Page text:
How come guys like Bill Murray and Charlie Sheen
get to beat women and not go to jail?
I don’t care if they beat them with their mouths
or their walking sticks,
they should go to jail.
They don’t. It’s their money.
Really, it’s because they’re just children with big feet
and we don’t like to put children in prison,
children with money in prison with big feet.
Or maybe it’s because they have figured out a way
to jump out of an airplane naked, hair on fire,
while sitting on a couch
in front of the big screen
watching The Cubs smash The Ravens
over a bottle of single malt scotch.
How come guys like Bill and Charlie get to beat women
while they’re high on single malt scotch and not go to jail?
It’s because they have names like Bill and Charlie
and America is a pretty simple place.
What if they were named Matthew?
It’s not a simple name
but it’s the name of the first book of The Bible.
That’s when Jesus gets born. I’m not saying I’m Jesus
or that Jesus beat women
but it’s hard to keep your boxing mitted hands off the ladies
when you are named Bill or Charlie.
What if you were named Billy Charlie? What then?
Probably a lot of middle school kids would’ve made fun of you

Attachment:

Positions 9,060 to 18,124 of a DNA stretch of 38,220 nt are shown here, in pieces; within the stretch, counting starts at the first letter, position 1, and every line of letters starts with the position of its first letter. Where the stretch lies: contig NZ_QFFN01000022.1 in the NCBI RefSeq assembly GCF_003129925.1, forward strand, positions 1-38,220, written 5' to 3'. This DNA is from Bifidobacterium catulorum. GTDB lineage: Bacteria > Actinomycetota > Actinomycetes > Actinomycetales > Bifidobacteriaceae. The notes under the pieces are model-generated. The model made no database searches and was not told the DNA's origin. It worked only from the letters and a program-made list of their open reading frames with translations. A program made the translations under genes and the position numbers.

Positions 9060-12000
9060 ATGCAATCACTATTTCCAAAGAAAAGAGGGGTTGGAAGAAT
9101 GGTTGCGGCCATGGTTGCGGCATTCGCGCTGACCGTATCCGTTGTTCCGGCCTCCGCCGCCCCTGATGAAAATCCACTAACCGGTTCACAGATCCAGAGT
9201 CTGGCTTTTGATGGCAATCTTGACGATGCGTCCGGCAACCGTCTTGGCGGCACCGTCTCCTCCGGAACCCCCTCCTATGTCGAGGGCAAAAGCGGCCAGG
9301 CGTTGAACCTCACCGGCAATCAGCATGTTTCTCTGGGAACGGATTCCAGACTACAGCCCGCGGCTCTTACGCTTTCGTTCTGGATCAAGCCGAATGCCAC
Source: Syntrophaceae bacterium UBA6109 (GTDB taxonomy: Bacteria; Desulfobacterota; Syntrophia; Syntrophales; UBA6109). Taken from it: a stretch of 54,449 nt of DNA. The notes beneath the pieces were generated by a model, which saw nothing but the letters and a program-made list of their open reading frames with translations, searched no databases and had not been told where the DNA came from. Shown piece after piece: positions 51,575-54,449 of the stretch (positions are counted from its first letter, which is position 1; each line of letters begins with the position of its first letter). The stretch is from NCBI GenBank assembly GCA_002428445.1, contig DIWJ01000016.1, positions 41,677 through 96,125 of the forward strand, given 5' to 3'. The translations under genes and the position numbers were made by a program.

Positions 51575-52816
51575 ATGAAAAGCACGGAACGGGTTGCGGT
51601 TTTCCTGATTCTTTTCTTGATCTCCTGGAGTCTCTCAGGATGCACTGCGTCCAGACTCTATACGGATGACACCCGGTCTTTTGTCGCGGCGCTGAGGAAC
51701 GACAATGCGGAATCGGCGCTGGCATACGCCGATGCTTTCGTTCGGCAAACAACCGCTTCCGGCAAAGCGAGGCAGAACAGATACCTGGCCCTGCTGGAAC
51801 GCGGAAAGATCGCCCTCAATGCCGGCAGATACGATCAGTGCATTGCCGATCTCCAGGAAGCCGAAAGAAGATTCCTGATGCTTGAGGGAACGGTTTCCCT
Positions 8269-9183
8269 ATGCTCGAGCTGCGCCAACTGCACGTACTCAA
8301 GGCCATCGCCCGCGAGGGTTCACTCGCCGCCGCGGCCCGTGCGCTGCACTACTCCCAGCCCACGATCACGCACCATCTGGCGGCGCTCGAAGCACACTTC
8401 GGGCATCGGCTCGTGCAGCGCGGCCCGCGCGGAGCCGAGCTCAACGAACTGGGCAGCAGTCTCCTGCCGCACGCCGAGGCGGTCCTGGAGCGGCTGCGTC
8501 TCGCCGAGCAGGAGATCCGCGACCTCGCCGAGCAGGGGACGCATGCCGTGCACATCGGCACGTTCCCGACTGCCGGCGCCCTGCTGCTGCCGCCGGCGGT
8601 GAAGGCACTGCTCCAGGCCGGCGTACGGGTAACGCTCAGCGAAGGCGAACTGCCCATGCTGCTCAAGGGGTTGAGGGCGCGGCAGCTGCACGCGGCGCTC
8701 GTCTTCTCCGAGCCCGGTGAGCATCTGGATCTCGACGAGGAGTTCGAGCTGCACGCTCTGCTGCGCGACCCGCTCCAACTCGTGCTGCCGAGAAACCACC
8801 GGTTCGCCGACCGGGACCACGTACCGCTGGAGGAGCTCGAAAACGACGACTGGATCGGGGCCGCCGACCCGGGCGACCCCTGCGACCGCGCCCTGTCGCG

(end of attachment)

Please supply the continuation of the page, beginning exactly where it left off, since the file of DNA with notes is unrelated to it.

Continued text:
and that’s the reason for all your violence.
I’m glad no one made fun of me in middle school.
I’m glad I’m not a funny, idiot movie star who, in public,
makes people bust a gut and then goes home
and takes out the spatula when things get sticky.
I’m sorry to anyone I’ve ever hurt
even though I never beat them.
Honestly, I would love Bill and Charlie’s humor that makes money.
I don’t care what they say about me, if I did,
I would never raise my fist even to a baby, especially a girl baby,
even though, once, it crossed my mind
when I was very tired and didn’t have enough cash
to buy the diapers.
Matthew Lippman is the author of three poetry collections, AMERICAN CHEW, winner of The Burnside Review Book Prize (Burnside Review Book Press, 2013), MONKEY BARS (Typecast Publishing, 2010), and THE NEW YEAR OF YELLOW, winner of the Kathryn A. Morton Poetry Prize (Sarabande Books, 2007). He is the recipient of the 2010 Jerome J. Shestack Poetry Prize from THE AMERICAN POETRY REVIEW.